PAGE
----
Then there’s my darling daughter. At sixteen, she has different bathroom challenges (we’re still trying to get the whole period thing under control, which isn’t easy for girls with special needs). The latest thing is that one of her medications is causing upset stomach, several times a week. We’ve talked to the doctors about changing it up, but it turns out this is the medicine that best handles her issues. So … three times a week she is asking me to pick her up from school, and most of the time I try to coach her through it: drink lots of water and eat a granola bar. Lay down for ten minutes in the nurse’s office.

No, she wants to come home. Three times a week on average. Of course I CAN’T let her miss that much school, and so I must be the Mean Mom. “Get a drink and lay down, honey. Take deep breaths.” Sometimes it works, sometimes it doesn’t. And when it doesn’t, there is H-E-Double toothpicks to pay when she finally DOES come home and lets me know exactly what a horrid mother I am.

*sigh* This, too, is love … She just can’t see it yet.

It all comes down to love, of course. Not the hearts-and-candy, Romeo and Juliet balcony scene variety, but the real life, rubber-meets-the-road kind. It’s meeting the other at their most personal and even (yes) somewhat embarrassing point of need. St. Paul said it best:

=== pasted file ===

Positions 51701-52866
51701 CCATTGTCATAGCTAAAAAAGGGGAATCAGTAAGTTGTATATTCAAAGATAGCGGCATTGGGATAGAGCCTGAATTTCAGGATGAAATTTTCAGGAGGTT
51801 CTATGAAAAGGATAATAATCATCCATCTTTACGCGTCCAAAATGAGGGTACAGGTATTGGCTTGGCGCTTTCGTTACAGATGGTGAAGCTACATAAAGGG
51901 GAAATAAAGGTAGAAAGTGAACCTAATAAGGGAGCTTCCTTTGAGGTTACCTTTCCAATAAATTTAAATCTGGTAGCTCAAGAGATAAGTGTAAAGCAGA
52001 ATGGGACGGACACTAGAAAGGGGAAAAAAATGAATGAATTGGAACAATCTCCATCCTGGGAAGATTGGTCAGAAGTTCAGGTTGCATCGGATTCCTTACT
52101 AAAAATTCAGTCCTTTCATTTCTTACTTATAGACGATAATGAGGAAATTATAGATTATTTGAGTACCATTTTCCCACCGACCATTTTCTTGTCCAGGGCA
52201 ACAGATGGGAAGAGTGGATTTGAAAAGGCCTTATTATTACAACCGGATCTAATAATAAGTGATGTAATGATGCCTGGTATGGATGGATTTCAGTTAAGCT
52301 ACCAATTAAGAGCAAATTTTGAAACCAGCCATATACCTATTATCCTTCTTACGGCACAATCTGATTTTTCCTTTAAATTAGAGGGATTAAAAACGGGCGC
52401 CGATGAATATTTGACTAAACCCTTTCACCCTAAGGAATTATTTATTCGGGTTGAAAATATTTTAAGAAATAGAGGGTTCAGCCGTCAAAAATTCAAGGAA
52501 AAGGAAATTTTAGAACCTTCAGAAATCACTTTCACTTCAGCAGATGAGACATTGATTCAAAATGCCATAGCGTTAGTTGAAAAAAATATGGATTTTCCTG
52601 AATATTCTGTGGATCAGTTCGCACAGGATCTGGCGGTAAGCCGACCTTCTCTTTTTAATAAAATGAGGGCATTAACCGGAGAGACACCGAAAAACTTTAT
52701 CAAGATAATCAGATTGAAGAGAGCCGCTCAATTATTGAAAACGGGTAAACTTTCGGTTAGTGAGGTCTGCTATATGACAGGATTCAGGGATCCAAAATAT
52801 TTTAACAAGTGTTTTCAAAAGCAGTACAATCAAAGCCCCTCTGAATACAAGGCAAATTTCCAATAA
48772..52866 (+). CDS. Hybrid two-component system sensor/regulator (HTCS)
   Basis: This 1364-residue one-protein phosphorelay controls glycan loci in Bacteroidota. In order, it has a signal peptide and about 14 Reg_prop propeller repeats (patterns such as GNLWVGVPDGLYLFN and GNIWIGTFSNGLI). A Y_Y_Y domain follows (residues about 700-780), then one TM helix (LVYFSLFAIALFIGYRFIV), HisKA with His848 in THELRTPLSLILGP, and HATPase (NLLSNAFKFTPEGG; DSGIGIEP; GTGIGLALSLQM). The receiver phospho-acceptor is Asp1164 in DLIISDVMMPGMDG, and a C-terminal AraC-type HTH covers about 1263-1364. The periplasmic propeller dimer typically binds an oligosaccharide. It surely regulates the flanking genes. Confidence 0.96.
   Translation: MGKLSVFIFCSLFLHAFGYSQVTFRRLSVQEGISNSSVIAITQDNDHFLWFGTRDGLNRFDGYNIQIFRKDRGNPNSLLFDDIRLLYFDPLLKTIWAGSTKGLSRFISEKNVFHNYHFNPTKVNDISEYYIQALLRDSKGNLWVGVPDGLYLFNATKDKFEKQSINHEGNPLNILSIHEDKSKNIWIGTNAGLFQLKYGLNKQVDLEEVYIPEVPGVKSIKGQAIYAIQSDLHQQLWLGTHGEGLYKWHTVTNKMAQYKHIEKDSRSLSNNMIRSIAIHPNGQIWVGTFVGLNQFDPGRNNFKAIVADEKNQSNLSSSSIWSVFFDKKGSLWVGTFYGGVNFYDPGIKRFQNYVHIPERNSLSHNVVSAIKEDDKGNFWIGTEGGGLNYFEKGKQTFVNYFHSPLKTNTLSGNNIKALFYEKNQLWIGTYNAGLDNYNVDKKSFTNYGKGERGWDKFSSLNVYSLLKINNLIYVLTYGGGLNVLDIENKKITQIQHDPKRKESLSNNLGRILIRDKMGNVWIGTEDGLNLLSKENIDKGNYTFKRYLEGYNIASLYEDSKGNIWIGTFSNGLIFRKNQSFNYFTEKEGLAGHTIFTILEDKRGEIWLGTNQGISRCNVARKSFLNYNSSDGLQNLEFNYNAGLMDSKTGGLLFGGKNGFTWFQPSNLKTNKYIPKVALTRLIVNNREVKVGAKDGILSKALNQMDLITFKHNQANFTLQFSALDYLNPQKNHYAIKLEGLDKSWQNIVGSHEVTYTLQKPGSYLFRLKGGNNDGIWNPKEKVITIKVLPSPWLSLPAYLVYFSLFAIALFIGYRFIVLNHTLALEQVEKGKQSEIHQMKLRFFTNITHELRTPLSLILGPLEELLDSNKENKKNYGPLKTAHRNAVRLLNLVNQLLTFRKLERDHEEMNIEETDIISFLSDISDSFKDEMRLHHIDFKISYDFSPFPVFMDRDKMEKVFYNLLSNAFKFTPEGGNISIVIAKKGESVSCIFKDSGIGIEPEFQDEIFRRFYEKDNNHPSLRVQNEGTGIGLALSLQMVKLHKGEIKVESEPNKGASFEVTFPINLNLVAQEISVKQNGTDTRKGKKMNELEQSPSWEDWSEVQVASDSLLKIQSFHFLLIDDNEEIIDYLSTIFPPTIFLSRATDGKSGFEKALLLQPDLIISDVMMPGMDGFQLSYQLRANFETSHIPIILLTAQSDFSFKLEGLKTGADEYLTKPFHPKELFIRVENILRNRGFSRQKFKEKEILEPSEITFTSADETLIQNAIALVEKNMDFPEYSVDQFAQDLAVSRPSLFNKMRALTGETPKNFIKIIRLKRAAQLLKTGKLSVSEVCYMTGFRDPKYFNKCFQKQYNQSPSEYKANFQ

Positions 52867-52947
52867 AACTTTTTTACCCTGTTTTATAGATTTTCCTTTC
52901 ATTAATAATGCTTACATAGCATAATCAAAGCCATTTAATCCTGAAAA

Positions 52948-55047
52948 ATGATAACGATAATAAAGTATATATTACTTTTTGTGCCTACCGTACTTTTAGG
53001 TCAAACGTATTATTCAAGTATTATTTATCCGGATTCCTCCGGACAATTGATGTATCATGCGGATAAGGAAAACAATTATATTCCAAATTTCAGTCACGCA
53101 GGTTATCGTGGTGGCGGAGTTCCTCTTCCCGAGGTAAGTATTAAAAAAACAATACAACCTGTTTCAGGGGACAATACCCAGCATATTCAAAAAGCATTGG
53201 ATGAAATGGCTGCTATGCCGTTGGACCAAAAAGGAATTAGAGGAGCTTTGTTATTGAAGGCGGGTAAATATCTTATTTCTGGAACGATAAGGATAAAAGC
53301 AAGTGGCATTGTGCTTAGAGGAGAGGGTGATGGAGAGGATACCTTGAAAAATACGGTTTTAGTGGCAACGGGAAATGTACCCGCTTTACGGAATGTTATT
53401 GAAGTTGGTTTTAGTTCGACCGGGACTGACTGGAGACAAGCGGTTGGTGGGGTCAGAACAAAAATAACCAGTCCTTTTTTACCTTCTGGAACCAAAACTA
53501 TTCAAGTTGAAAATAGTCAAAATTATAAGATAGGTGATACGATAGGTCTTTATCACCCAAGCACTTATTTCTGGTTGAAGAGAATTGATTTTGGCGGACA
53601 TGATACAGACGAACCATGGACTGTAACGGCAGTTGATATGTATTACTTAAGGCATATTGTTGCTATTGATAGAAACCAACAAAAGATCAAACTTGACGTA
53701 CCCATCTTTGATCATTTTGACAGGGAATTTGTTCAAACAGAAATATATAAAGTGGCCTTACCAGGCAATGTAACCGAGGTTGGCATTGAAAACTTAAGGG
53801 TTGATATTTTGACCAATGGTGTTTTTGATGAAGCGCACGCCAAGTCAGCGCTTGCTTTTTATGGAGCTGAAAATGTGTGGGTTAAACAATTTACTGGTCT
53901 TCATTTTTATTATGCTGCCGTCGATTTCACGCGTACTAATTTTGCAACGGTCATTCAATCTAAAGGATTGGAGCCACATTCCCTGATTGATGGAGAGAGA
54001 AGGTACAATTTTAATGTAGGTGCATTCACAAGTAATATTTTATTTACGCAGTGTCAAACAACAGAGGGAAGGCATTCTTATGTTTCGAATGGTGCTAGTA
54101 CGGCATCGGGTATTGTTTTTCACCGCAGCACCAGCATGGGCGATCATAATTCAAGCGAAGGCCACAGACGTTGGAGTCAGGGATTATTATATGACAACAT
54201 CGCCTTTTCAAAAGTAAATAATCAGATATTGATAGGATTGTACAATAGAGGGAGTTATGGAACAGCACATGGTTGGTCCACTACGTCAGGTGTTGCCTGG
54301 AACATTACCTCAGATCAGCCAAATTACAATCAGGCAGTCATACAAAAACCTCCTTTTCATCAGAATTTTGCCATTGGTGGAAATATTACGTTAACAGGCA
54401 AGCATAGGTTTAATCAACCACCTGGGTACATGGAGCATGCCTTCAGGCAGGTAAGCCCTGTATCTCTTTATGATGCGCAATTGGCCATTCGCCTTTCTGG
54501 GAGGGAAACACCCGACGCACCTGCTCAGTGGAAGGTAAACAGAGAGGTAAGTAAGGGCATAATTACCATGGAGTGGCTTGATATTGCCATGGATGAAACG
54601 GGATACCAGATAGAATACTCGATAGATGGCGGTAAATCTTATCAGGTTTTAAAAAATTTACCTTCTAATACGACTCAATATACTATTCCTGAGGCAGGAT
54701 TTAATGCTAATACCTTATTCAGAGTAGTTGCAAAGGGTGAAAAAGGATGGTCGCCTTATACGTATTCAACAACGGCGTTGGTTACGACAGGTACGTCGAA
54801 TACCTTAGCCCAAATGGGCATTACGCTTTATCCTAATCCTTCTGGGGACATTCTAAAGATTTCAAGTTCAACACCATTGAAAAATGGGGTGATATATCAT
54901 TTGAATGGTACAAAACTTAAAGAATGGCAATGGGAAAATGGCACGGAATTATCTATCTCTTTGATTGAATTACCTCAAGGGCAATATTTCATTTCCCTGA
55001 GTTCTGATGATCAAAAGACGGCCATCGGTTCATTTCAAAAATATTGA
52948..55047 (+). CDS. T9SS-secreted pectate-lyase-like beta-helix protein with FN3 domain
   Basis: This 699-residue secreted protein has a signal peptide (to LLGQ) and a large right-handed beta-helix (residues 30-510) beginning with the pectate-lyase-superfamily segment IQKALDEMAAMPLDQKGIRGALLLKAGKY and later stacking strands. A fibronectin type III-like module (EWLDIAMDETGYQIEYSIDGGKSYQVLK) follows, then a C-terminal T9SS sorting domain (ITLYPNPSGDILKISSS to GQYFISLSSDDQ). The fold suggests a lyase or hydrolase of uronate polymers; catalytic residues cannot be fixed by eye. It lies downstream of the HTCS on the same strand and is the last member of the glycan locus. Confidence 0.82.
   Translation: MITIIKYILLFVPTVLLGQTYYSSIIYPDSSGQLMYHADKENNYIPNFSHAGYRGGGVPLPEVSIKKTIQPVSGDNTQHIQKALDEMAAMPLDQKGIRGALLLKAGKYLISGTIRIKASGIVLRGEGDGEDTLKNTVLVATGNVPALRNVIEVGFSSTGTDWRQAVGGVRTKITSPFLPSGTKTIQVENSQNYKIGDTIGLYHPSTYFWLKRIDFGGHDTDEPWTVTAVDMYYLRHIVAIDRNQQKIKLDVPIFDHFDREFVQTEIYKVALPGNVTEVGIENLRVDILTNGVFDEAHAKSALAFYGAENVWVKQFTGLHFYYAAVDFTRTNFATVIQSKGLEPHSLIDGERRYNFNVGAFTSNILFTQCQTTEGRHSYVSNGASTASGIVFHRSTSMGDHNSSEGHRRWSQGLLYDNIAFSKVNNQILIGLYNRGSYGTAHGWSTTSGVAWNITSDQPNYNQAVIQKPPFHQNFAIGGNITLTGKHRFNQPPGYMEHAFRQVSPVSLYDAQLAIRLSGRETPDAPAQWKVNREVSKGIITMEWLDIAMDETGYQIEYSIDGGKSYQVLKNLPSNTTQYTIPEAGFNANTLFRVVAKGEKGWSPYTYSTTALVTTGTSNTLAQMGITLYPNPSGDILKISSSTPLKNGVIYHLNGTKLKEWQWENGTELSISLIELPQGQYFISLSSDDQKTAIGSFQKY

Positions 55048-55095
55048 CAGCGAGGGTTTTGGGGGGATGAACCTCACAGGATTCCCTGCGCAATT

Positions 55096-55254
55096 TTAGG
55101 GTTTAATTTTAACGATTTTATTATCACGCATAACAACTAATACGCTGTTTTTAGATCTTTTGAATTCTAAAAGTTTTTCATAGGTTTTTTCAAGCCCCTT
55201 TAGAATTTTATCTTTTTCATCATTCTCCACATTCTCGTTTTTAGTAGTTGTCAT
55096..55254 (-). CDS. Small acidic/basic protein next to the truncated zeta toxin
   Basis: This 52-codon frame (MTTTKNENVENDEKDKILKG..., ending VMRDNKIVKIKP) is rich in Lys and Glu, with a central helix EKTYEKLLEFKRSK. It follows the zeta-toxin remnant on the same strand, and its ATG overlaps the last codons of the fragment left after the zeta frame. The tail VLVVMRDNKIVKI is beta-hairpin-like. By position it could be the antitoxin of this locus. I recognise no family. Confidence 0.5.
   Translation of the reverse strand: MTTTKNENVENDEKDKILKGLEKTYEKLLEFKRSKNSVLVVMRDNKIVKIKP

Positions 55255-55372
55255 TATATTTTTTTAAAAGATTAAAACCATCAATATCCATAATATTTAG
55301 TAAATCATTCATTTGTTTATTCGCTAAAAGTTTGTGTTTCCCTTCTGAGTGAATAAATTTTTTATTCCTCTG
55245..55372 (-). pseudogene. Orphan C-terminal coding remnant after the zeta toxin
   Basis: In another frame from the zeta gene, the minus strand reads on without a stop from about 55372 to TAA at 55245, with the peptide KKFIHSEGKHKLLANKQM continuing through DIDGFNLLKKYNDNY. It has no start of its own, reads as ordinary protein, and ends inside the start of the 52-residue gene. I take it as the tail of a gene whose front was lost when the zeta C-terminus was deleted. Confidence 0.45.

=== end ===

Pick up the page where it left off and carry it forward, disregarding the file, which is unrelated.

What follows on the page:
We hold this treasure in earthen vessels, that the surpassing power may be of God and not from us. We are afflicted in every way, but not constrained; perplexed, but not driven to despair; persecuted, but not abandoned; struck down, but not destroyed; always carrying about in the body the dying of Jesus, so that the life of Jesus may also be manifested in our body. (2 Cor 4:8-10).

Even the smallest, crappiest parts of our lives have meaning, seen through this lens. Each moment an opportunity to “do small things with great love,” as Mother Teresa so often said. Partly because it gives us a chance to love another creature (and no love is wasted, even on a dog, right?) But because it’s in these tiny indignities of life that we have a chance to strike a blow against pride, the father of all vices, until these earthen vessels of ours once more shine with heavenly light.

Jesus, we trust in you.

 

 

A Caregiver’s Psalm 23: Through the Valley of the Shadow of Dementia

sheep1The Lord is our shepherd, what more could we want?

He guides us to rest in electric recliners, to sip cool water.
When confusion invades, he bids me peace.
He diverts and reassures me as is needed,
And stays very close at the whisper of his name.

Though we traverse in the shadowy places,
where memories threaten to overwhelm and bring pain.
I will not fear tomorrow, for you give me strength.